Talent Draft Day, a first-time event from the Sioux Falls Development Foundation, got off to a strong start with its debut event last week.
Designed to connect students pursuing high-need careers with the schools and businesses and that want work with them, it drew more than 600 talented area students from Harrisburg High School, Southeast Tech, Lake Area Tech and the Lake Area Multi-District Schools.
Southeast Tech building programs to meet industry needs
Fifty years ago, Southeast Tech began in Sioux Falls with six programs and fewer than 100 students.
A half-century later, it’s grown to 60 programs and more than 2,400 students.
“It’s up from last year again, so it’s nice to see that continued interest in trades and technical careers,” said Robert Griggs, who is beginning his third school year as Southeast Tech’s president.
Southeast Tech helps prepare students to secure jobs in the Sioux Falls area by tailoring its program offerings to match areas where workers are needed. That’s resulted in programs teaching skills in the following areas: Business, Transportation Technology, Horticulture, Industrial Technology, Media Communications, Healthcare, Engineering Technology, Law Enforcement, Early Childhood, Information Technology, Agriculture and Technical Studies.
“What’s really critical is that Southeast Tech respond to industry needs,” Griggs said. “In order to do that, we need to be in constant communication and conversation with industry representatives about what they see as current demand and what opportunities are going to exist for careers in the future.”
This school year brought a new program to train medical assistants, developed in response to needs from the healthcare field and with curriculum help from Avera Health and Sanford Health.
Infrastructure, innovation key to growing future workforce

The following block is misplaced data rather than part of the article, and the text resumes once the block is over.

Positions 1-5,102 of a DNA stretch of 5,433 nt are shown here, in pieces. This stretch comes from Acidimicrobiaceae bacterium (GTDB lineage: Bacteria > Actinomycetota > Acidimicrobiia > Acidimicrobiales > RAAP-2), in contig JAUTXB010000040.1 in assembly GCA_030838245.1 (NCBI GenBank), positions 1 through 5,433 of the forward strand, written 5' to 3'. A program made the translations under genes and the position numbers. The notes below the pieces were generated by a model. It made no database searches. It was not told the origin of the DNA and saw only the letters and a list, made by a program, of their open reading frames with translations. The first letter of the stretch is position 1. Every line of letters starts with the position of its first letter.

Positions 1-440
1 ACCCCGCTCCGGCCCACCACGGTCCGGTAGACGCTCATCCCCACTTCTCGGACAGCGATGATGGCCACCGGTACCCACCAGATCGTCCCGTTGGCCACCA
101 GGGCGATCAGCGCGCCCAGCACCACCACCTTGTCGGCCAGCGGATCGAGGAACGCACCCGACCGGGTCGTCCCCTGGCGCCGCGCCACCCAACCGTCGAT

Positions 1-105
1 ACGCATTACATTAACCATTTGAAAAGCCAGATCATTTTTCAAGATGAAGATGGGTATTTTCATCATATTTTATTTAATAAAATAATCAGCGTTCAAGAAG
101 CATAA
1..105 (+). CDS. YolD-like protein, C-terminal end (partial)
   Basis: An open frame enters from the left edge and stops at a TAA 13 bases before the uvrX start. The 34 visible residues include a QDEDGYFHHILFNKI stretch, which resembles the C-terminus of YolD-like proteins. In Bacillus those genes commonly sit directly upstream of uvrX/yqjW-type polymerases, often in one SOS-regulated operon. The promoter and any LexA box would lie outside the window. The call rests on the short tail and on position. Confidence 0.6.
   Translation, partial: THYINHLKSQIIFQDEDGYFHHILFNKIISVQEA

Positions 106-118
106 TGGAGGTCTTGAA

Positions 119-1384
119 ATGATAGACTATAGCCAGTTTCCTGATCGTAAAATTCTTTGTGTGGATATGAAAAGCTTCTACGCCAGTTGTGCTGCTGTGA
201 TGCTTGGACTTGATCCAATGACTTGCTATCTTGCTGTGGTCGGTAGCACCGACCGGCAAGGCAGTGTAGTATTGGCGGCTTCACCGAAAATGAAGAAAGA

One concept that’s central to workforce development today? Technological innovation.
In order to position the city of Sioux Falls, and the state of South Dakota, as a regional powerhouse of business excellence, investment in infrastructure that allows our city to grow its technology footprint is vital. And thanks to the great work of many in and outside of Sioux Falls, advances in innovation, including technology infrastructure and research/development facilities, will work in tandem with city, state, and federal organizations and stakeholders to attract a talented, technically skilled future workforce home to South Dakota.
Early career spotlight: One student's journey to become a physician's assistant
Makenzie Haensel is no stranger to challenging, new adventures, and she’s about to embark upon one such opportunity yet again.
This fall, Haensel, 23, is one of 26 students who will pursue a physician assistant, or PA, degree at the University of South Dakota, a highly competitive program that routinely admits approximately 26 students per year, which amounts to accepting just 2.5 percent of applicants. With a 16.9 percent population increase in Sioux Falls since 2010, Makenzie’s chosen career path is also critical to the area’s growth, as hospitals are increasing care for more patients.
Early career spotlight: Southeast Tech grad finds match with Muth Electric
Tell us about yourself, including where you are from, why a technical institute was the right choice for you, and what led you to pursue the program you selected at Southeast Tech.
My name is Logan Bosch, and I’m from Luverne, Minnesota. A technical institute was a good choice for me because it allowed me to get a good education while also allowing me to get into the workforce faster and start earning money sooner than I would have if I would have gone to a four-year university.
I decided to pursue the Electrician program because it had always interested me, and I like the ability to do things with my hands and be on my feet all day.
WIN in Workforce Group is values-based community effort whose mission is to champion career transformation within the workforce. Our goal is to exchange best practices within our cradle to career initiatives for the betterment of all.